EnzyChrom™ Oxalate Assay Kit
- For quantitative determination of oxalate (oxalic acid) in urine and other samples.
- Sensitive and accurate. Use as little as 10 µL samples. Linear detection range in 96-well plate for 10 minute incubation: 20 to 1500 µM oxalate.
- Fast and convenient. Sample pre-treatment is faster and easier than using activated carbon in competitor’s assay kits.
- High-throughput adaptable. The procedure involves addition of a single working reagent and incubation for 10 min at room temperature. Can be automated for processing thousands of samples per day.
- urine, animal and plant tissue samples
- 10 min
- 100 tests
- 20 µM
- 6 months
- Oxalate or Oxalic Acid is a metabolic breakdown product of the Kreb's Cycle in eukaryotes, and the glyoxylate cycle in other microorganisms. It can be found in the urine of humans and other mammals. Oxalate concentration can be used as a measure of kidney function where a high level of oxalate is an indicator for kidney stones which are primarily made of the insoluble salt calcium oxalate. Measuring oxalate is more accurate than measuring calcium as a marker for kidney stones because calcium is excreted at high concentrations even in normal urine. Simple and high-throughput assays for measuring oxalate concentration find wide applications. BioAssay Systems' oxalate assay kit uses a single Working Reagent that combines the oxalate oxidase reaction and color reaction in one step. The change in color intensity of the reaction product at 595 nm is directly proportional to oxalate in the sample.
How do I store the kit?This kit is shipped on ice. Upon receiving, please keep the kit in the freezer (-20 to -10°C).
What samples have you tested?The assay kit has been tested with human serum, rat serum, human plasma, plant tissue samples, and human urine. Please follow the directions on the protocol for sample pretreatment.
How do I prepare cell or tissue samples for assays?Follow the general protocol below for cell and tissue samples.
Cell Samples. Suspend about two million (2 × 106) harvested cells in 400 µL PBS on ice. Lysis can be achieved by homogenization (10-20 passes in a Dounce homogenizer on ice) or by sonication (preferably performed in a ice-water bath). The degree of cell lysis can be checked under a microscope. Centrifuge homogenate at 14,000 g for 10 min. Transfer the clear supernatant into a clean tube. It is prudent to run a pilot test of the sample at different dilutions. Choose a dilution with the readings in the linear range of the standard curve for further assays. Most samples can be stored at -80°C if not assayed immediately.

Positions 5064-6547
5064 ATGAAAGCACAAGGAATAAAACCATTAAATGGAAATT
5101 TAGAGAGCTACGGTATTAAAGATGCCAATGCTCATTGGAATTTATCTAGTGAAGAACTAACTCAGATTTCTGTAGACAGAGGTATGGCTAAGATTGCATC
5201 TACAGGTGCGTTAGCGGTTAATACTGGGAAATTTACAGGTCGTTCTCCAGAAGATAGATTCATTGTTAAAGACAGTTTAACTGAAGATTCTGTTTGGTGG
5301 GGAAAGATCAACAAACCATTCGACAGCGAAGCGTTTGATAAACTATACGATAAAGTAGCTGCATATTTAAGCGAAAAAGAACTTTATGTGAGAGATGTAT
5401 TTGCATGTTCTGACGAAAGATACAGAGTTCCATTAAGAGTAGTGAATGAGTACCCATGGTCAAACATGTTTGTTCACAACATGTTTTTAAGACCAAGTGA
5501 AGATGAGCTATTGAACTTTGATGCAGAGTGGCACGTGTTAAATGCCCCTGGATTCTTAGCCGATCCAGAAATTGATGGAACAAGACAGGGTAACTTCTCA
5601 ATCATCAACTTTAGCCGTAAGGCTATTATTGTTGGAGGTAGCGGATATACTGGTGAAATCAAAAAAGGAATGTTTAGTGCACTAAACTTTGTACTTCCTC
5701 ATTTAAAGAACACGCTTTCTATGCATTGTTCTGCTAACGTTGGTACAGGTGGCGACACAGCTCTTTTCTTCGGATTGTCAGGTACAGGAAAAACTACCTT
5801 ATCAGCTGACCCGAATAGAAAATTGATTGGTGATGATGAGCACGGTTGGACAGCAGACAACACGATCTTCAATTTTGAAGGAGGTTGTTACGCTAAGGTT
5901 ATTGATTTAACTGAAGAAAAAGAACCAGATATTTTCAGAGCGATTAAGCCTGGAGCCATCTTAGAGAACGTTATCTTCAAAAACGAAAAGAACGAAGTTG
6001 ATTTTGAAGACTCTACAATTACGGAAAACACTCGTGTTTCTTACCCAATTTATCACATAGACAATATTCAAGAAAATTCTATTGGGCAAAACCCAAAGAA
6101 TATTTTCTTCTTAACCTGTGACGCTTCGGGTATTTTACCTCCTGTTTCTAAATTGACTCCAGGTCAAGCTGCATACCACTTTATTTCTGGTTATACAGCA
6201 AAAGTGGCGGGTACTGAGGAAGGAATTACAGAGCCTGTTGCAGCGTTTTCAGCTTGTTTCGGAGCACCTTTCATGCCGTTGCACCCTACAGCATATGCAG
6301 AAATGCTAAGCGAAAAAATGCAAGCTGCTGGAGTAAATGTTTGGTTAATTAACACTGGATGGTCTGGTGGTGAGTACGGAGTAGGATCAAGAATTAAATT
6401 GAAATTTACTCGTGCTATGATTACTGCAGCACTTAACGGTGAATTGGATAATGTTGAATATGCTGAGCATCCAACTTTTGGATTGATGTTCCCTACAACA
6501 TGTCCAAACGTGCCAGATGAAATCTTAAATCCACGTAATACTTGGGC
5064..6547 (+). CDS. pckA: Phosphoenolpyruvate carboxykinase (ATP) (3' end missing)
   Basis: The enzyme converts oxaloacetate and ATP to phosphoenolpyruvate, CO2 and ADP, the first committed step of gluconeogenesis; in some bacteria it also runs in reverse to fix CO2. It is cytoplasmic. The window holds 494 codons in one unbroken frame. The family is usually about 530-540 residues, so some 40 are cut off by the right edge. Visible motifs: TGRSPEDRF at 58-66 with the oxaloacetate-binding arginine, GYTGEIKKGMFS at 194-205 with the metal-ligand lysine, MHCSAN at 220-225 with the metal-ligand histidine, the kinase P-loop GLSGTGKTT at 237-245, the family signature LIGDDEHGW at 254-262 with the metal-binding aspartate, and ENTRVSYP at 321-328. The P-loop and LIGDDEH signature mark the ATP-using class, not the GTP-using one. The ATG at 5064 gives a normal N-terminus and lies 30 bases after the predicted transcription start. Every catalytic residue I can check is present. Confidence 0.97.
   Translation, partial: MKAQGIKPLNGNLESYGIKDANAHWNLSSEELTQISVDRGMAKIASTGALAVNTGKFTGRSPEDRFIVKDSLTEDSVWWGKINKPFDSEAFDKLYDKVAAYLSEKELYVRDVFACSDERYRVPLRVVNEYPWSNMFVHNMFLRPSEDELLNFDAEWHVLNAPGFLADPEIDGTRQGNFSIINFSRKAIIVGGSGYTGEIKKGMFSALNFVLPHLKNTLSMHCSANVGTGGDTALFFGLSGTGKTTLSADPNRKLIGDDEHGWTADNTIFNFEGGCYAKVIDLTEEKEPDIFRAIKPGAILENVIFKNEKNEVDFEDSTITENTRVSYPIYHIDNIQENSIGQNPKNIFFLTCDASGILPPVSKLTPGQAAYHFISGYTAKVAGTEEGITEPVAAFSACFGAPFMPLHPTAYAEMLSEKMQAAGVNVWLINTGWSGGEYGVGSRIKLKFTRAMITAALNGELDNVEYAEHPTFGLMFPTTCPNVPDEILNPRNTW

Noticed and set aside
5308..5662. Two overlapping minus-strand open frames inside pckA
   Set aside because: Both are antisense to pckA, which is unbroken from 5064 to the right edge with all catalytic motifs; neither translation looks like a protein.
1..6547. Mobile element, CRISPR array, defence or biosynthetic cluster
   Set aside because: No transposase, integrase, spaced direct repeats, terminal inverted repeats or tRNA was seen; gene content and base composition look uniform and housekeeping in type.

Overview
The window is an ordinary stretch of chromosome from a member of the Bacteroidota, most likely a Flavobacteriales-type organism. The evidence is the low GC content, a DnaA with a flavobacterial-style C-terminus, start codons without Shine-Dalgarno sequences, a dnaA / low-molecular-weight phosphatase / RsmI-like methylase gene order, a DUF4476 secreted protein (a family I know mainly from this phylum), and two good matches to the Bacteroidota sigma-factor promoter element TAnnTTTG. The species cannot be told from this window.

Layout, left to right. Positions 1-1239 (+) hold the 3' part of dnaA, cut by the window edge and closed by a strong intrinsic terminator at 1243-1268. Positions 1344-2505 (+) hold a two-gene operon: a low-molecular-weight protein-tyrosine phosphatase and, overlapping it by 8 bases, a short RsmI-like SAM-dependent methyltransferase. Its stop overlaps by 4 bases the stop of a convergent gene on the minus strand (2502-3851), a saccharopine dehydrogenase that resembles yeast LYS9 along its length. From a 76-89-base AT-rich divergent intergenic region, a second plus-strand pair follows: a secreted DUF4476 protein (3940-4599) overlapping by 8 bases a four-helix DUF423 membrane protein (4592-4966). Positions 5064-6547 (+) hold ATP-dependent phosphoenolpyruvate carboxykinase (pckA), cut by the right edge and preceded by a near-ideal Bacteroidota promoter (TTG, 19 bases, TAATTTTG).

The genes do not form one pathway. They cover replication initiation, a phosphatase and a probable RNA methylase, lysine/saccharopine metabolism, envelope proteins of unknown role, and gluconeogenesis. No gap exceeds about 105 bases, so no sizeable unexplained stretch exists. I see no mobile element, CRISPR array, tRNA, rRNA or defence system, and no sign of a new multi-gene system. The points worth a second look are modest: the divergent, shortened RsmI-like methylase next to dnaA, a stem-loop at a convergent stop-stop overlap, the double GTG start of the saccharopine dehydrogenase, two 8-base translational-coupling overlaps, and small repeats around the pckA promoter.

Tissue Samples. Cut the tissue into small pieces and weigh 20-100 mg tissue, then add 200- 1000 µL ice-cold PBS. Lysis can be achieved by homogenization (10-20 passes in a Dounce homogenizer on ice) or by sonication (preferably performed in an ice water bath). The degree of tissue lysis can be checked under a microscope. Centrifuge homogenate at 14,000g for 10 min. Transfer the clear supernatant into a clean tube. It is prudent to run a pilot test of the sample at different dilutions. Choose a dilution with the readings in the detection range of the standard curve for further assays. Most samples can be stored at -80°C if not assayed immediately.
What is the benefit of using an internal standard?Some assays encounter interference and the values cannot be compared to a standard curve. The use of an internal standard corrects for potential interference.
I don’t have the correct wavelength filter, what other wavelength(s) would work?The assay can be measured at 550 - 600 nm with 595 nm as the peak. Reading outside this range will result in a significant decrease in sensitivity.
Can I store unused reagents for future use?Yes, unused reagents can be stored according to the assay protocol. Repeated freeze/thaw cycles of reagents should be avoided. Working Reagents should be made fresh for each assay and used within 2 hours.
Do I need to use a standard or standard curve with each assay run?Yes, it is highly recommended.
For more detailed product information and questions, please feel free to Contact Us. Or for more general information regarding our assays, please refer to our General Questions.